There are other avenues for participation: Scripture is read by lay members; communion bread is baked at home and presented – giving emphasis to the sacramental nature of daily life; ushers welcome and guide guests and worshipers; fellowship is hosted – at times spilling over out into the community with invitations for lunch or the afternoon; the altar is set and communion wine poured out for others; our financial gifts are gathered, accounted for, and sent out; worship services and seasons are planned; the church is cleaned and cared for; and music – played, sung, chanted – accompanies our thoughts, spirits and prayers.
From September through May the Narrative Lectionary wends our way through the Bible following the storyline of God’s relational involvement with the world. The Word of God organized the burgeoning forces of life, guided and pushed a people forward, constrained and warned through law and prophet for the sake of relationships between all people. We witness the formation of a people of God, recognize their faults and “fallings” as our own, and move with them into God’s grand experiment of grace: the incarnation – the indwelling of God with us (immanuel) in Jesus. The living Word will move through and even beyond that human life, as Jesus the Christ, the anointed one, calls us still to follow, pushes us still to move forward, who loves us still – enough to dwell among us in Spirit and truth – even to the end of the age.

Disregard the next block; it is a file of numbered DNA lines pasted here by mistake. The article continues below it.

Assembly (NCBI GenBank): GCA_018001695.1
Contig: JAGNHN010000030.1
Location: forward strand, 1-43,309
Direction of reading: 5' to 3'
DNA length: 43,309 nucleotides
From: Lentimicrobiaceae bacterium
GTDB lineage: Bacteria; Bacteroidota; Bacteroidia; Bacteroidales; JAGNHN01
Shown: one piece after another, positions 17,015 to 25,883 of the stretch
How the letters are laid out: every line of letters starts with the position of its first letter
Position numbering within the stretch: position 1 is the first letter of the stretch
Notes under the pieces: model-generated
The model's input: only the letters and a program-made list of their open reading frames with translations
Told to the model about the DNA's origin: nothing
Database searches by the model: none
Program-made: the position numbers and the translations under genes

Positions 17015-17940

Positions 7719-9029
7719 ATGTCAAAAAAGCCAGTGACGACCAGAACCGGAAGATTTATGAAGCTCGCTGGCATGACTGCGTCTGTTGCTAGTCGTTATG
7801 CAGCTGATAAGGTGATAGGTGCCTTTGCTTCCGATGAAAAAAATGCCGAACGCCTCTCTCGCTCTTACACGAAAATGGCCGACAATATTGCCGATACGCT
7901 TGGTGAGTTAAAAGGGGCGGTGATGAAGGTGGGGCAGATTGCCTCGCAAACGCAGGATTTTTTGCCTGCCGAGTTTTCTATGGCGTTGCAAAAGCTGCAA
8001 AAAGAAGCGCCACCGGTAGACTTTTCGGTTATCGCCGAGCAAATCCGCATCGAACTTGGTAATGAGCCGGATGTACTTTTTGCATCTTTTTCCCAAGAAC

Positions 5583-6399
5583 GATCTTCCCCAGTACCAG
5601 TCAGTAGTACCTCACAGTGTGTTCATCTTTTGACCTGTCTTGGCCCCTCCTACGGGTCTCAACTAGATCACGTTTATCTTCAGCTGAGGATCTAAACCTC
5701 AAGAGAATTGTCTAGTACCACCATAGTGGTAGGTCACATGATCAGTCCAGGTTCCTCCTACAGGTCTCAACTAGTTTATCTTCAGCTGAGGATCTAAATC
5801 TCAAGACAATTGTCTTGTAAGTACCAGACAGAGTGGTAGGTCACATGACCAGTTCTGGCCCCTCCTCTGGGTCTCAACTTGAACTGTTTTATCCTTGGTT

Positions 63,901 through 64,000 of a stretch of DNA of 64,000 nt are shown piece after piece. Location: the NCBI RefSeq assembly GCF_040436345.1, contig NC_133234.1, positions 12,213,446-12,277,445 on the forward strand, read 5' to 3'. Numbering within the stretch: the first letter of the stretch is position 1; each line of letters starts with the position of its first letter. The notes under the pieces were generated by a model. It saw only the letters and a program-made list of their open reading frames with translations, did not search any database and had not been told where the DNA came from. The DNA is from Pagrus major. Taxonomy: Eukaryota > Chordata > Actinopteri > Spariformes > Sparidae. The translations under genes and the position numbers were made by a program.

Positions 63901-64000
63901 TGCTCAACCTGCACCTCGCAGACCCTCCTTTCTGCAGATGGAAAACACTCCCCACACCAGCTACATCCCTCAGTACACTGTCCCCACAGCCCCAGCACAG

Why the Narrative Lectionary? The shortest answer is simply this: knowledge of the biblical story is crucial to mature Christian faith. Rolf Jacobsen is one of the designers of this project: “This lectionary is not simply a series of stories,” he writes, “but rather, it is a series of stories that facilitate an understanding and appreciation for the broader biblical story.” In the fall, the readings work through the Old Testament. During Christmas, Epiphany, and Lent the readings are from the Gospels. During the season of Easter we read and consider the word from Acts and Paul.